Valley Link — a train system to connect Northern San Joaquin Valley commuters to the BART system that currently terminates at the Dublin/Pleasanton station in the center of Interstate 580 — could be up and running by 2024.
The Bay Area Metropolitan Transportation Commissioned agreed this week to spend $10 million on environmental studies for the project some estimate will cost as $1.8 billion, which is sustainably lower than extending BART to Livermore that the MTC rejected last year. There is already $400 million set aside for Valley Link.
The initial phase targeted to start operations in six years would run from River Islands in Lathrop to the Dublin/Pleasanton BART station. River Islands has offered to build the station while seeking approval to build what would be the San Joaquin Valley’s first transit village with housing and retail. Parking would be on the east side of the tracks behind where Dell’Osso Farms operates the Pumpkin Maze as well as Holidays on the Farm.
Service would be extended to Stockton as part of a later phase. The system also will connect with the Altamont Corridor Express that is targeted to start running trains through Manteca by 2024 with stops in downtown Manteca, Ripon, Modesto, and Ceres.
An open house serving as a public scoping meeting that is part of the environmental review process takes place Wednesday, Oct. 3, from 6 to 8 p.m. at the Tracy City hall lobby, 333 Civic Center Plaza, Tracy. Detailed project information can be found at www.valleylinkrail.com.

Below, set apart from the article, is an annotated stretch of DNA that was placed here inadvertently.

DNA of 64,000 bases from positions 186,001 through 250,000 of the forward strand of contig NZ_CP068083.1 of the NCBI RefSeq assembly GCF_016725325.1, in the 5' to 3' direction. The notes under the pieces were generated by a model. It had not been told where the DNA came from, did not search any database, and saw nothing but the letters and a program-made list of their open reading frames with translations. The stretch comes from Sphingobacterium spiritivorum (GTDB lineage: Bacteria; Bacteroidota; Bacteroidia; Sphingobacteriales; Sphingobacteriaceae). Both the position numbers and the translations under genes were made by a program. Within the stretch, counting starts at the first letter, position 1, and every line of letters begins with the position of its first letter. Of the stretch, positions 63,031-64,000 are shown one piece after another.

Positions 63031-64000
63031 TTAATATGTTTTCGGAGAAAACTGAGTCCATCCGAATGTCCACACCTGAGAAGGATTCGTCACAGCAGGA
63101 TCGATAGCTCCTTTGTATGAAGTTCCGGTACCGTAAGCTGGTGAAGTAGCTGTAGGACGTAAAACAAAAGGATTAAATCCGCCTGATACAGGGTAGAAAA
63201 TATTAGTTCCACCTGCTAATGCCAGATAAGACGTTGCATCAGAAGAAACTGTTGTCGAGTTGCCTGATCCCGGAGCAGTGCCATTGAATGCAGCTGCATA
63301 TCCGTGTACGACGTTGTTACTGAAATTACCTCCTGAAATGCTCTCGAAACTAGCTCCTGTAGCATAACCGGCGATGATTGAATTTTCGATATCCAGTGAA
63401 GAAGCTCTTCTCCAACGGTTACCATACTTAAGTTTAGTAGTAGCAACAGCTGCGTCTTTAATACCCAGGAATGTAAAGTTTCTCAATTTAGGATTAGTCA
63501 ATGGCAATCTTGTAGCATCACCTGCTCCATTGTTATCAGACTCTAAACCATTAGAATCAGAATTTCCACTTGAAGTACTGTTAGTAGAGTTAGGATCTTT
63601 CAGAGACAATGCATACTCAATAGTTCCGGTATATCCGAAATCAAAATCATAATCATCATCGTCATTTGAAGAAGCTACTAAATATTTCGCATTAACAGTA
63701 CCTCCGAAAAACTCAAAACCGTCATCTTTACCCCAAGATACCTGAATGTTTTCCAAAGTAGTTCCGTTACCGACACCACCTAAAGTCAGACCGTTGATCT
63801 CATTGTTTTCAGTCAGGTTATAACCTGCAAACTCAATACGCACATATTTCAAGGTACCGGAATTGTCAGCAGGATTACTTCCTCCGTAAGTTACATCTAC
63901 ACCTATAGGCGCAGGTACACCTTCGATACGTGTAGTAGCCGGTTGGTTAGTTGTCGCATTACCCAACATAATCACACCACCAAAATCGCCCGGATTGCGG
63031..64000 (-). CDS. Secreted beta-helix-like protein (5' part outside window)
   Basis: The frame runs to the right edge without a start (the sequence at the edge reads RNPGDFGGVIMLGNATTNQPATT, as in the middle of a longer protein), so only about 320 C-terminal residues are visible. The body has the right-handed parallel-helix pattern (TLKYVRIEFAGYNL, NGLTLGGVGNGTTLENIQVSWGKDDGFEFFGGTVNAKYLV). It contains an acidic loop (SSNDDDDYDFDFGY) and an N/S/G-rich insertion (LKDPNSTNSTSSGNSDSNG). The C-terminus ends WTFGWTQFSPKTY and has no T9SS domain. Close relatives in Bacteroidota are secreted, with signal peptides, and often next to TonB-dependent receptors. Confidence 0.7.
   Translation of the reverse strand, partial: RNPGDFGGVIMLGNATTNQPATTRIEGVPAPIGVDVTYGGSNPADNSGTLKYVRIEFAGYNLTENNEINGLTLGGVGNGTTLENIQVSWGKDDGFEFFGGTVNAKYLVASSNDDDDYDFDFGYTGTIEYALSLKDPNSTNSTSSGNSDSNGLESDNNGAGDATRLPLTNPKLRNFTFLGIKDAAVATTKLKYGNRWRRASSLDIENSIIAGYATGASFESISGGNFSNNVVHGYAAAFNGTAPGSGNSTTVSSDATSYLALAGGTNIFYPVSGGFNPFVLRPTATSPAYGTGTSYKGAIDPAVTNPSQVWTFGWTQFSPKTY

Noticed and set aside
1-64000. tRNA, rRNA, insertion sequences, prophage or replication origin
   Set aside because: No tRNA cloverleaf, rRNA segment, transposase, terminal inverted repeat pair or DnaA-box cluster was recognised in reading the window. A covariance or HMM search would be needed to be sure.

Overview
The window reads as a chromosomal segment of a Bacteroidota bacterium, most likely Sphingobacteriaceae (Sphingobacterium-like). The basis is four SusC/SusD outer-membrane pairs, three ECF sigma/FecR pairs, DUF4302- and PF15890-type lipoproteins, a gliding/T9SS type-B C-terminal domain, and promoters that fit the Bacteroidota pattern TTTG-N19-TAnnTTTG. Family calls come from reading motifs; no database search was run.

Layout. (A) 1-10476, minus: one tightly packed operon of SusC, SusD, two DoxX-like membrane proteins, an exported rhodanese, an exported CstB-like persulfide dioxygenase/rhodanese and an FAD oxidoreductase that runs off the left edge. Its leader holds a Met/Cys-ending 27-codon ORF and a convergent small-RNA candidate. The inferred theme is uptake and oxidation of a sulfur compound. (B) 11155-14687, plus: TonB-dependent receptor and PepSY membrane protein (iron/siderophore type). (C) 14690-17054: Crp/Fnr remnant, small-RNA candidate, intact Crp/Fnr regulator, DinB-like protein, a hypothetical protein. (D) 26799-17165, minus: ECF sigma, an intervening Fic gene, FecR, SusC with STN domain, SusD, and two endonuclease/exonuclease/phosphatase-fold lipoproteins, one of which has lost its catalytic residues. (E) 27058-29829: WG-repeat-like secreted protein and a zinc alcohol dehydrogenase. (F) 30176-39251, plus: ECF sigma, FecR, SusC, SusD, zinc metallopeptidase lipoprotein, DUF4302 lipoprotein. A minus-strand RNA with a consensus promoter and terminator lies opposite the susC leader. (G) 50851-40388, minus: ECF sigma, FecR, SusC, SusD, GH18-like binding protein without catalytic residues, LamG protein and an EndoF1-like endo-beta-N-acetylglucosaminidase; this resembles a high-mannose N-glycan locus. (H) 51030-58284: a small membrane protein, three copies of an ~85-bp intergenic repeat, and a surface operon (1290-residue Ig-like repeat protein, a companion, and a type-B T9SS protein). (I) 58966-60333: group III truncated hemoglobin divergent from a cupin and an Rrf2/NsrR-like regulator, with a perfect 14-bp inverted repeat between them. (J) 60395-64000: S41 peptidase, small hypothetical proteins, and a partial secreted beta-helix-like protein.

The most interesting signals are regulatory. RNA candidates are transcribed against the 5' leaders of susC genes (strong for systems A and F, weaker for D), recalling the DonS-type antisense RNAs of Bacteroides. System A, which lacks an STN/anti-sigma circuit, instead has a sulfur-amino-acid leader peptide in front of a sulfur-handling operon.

Part of the justification for investing in the commuter line are statistics that show since 2010 the nine-county Bay Area region has created 700,000 new jobs but has built only 100,000 housing units. That forces more workers to locate away from the Bay Area core putting additional pressure on freeways. Stations are planned at Isabel Avenue as well as the Greenview ACE station in Livermore, West Tracy/Mountain House, downtown Tracy, River Islands at Lathrop, and in North Lathrop for a second ACE connection.
Trains will operate from 5 a.m. to 8 p.m. both weekdays and weekends. Peak hours will be from 5 to 8 a.m. and 5 to 8 p.m. Monday through Friday.
Trains on the Tri-Valley segment will initially operate every 12 minutes during peak hours to match BART service frequency. In the off peak hours, Tri-Valley trains will run every 30 minutes.
Those trains originating from the San Joaquin Valley will operate every 24 minutes during peak times to meet every other BART train. The trains would operate on an hourly frequency during off-peak times.
Trains are initially projected to have 25,000 riders per day. They will run on tracks that right-of-way has already been secured to build upon.
By getting vehicles off the I-580 corridor it is expected to improve overall mobility for key freight movement between the Port of Oakland and the Northern San Joaquin Valley.
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